"My name is Yulia new. I'm actually the Assembly member representing Lower Manhattan, which actually encompasses some very thing statue of Liberty Wall Street financial, district Battery Park City salary seep, or and of course, my favorite, which is like the lower east side Chinatown area, which I think everybody thinks. As new. York. So yeah. Proud of my district. Yeah. Well, I'm very proud of your district too because I live their. So you know, we always like to start off the podcast with going back in time and understanding who our guests are when they're little. So what was little you lean like parents brought me to the states when only six months old mom and dad were actually really amazing and brave and they were in their late twenties and they decided to immigrate to the United States with a thousand dollars in their pockets and sixty cases the baby can have to you know. On my dad decided that he was going to go to Moscow Idaho. Doing school at the University of Hide Ho in Moscow was willing to actually give my data package that would be able to bring over his young family. So yeah was able to get a dormitory for families that would allow him to be able to keep our family together, and so that's the decision that he made and I'm really glad that I wasn't just like left behind somewhere but I would only six months old when we came and then we moved around a lot to agent immigrant family was really in pursuit of my fathers education, my nurse, and so she was amazing and just kind of picked up and started up wherever my dad needed her to and yeah, that's like the strength of. This amazing woman that I call mom yeah I see. So many parallels between might Ernie in your journey my dad is the same. He got a scholarship at the University of Toledo Ohio similar to you my family and I have moved around to seven different states, and so I was looking at your bio and I notice that you lived in Idaho and Texas and. All these different states where there are very few Asians in those states. Like for you when we moved to Oregon I still remember just. Having, a small Asian American community around us because we were in a small town called Beaverton Oregon and there's a lot of actually Asian Americans there what you know like within the school I was obviously Asian kid and I just was. Very, lonely I got bullied a lot in school and when I was in. Elementary School on Texas I. still remember she used to bully me a lot like she pulled me into the CO closet and have all of my other classmates take turns spitting on me. There was a time when she likes to remind lunchbox bathroom and I was too afraid to. There, but she set the trash can on fire, lock me in, and then the sprinklers went off and John My. Gosh appeal right. That was whole thing. I didn't catch on fire but she ran out. Locked the door and I was so afraid that I actually paid by solve in a bathroom. Into things that were going on in Texas all the time and totally acceptable and I still remember how it was totally okay for somebody to just WANNA be up because. I actually read home to my mom and I was crying and telling her I had no friends and the she was so sad for me and I remember little calmer face because I kept saying like why I was blaming her I was like, why did you have to make me Chinese like why? Make Asian, and mom. So remember that day distinctly 'cause I was so angry at her way that. Now I can talk about a lot easier, but I just don't remember like her shock her her and like her inability to do anything to protect me right and. There was nothing that of course you could do and I. Still Remember her was to study harder because you know everybody likes people with good grades. The most Asian answer. I guess at what point were you able to sort of embrace Eurasian identity when I can't I didn't understand a lot of my parents are doing it like I understand why my dad you know put a break in the toilet or like. It was like, wow, people must. Like do weird things. But actually when was like an Enviro and he was making a low flow toilet, you know he was doing all kinds of stuff that was interesting like garden and I was like Oh. My Gosh like please stop gardening. Poor. Poor but I don't look like that. I remember being like very scared in a shame ole time and then when I started to see how that was so wrong and where my Internalizing all this stuff. Was it really kind of broke one of the things I remember the most was watching my mom study. And I remember crying a little bit because she studied and worked so hard all the time. She. Was a nurse for most of my life. She was just. Nurse. All the time and. She worked night shifts and she was also studying because I like all of her certificates and everything had to be redone he was very experienced in very qualified nursing. Taiwan. To recertify everything and. She start working towards for Masters to be able to do administration and things like that and so as I still remember she was pregnant with my brother and she was studying an issue going to work and doing all these things I just remember thinking like, wow like. I'm home is amazing.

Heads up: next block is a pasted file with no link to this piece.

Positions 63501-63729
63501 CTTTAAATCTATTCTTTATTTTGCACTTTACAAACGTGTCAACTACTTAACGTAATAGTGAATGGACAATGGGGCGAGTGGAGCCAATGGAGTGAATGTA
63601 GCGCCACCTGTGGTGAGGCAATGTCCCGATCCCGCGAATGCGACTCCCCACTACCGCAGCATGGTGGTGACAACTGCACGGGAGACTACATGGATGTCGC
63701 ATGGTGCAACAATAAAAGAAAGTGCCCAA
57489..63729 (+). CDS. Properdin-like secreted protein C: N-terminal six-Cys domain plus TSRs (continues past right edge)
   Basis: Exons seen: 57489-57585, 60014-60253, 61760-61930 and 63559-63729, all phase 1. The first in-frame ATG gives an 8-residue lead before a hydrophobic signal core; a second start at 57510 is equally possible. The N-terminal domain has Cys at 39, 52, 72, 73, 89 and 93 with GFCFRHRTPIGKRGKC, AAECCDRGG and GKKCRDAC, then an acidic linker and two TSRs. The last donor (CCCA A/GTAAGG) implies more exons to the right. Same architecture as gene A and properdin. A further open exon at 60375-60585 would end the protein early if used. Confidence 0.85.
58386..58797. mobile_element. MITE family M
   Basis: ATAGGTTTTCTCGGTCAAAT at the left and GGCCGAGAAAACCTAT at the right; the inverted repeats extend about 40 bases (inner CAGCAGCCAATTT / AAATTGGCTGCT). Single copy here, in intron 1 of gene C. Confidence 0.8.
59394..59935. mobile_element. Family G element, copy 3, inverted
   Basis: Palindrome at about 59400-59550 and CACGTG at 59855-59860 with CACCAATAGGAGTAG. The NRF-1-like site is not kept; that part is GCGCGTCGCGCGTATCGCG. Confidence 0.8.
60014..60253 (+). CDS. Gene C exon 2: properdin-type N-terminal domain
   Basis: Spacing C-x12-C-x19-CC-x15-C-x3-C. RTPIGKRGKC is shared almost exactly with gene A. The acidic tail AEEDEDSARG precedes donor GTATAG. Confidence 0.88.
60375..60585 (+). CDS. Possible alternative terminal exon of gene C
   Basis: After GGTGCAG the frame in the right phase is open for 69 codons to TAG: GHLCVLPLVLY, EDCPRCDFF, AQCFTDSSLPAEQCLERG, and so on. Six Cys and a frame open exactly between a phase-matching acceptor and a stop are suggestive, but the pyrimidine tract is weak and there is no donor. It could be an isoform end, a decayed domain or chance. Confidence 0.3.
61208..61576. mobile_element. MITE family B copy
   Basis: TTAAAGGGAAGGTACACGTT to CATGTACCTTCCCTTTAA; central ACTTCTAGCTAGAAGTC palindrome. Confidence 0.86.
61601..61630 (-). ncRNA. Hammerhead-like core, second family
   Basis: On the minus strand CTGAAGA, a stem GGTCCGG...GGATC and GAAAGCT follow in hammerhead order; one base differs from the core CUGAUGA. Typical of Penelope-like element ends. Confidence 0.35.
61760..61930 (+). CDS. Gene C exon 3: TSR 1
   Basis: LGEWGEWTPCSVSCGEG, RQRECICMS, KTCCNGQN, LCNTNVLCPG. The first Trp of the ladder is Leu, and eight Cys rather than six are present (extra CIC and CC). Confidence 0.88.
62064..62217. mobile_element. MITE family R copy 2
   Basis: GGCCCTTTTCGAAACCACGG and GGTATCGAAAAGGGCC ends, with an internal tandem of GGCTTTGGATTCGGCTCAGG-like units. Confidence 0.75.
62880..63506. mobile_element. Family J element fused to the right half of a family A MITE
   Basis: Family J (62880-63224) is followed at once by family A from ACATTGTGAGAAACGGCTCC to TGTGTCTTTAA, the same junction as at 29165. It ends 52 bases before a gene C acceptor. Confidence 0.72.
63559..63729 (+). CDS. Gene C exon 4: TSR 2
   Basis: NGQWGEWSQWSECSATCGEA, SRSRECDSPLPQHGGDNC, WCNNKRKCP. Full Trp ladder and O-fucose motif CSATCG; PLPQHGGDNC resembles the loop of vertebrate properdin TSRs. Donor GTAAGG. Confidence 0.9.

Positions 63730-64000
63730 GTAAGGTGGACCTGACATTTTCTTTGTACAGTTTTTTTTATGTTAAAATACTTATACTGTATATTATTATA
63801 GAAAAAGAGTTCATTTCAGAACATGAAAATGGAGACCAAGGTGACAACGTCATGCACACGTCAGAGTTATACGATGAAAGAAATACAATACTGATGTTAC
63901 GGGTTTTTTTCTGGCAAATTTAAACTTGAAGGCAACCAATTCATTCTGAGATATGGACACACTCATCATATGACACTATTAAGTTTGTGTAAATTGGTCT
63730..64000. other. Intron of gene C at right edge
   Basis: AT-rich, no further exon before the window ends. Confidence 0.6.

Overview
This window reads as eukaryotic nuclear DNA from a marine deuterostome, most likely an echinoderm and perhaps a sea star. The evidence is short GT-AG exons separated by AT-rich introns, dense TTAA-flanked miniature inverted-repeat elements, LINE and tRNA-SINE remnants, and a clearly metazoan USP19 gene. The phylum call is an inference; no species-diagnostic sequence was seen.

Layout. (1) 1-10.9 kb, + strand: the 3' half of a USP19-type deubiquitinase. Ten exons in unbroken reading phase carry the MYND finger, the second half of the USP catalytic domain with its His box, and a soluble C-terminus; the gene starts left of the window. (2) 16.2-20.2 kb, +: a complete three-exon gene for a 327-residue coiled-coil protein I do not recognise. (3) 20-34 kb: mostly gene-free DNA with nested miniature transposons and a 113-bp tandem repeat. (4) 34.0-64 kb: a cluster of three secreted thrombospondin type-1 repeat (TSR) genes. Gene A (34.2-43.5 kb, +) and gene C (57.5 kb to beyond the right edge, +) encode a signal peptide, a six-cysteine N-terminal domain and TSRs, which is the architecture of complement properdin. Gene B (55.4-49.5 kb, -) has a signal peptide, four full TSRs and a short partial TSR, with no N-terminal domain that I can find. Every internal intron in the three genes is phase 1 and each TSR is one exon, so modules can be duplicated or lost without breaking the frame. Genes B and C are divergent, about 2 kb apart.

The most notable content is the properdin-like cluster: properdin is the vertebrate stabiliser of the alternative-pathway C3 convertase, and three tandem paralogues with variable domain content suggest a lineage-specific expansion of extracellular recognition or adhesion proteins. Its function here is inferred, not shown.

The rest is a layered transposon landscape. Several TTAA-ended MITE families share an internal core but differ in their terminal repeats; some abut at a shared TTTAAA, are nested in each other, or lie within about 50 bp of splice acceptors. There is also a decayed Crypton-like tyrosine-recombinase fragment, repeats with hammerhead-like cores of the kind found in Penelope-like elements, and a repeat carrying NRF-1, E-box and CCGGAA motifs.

District Battery Park University Of Hide Ho Moscow Yulia Idaho Texas Oregon University Of Toledo Assembly Ernie Beaverton York United States Elementary School Ohio John Taiwan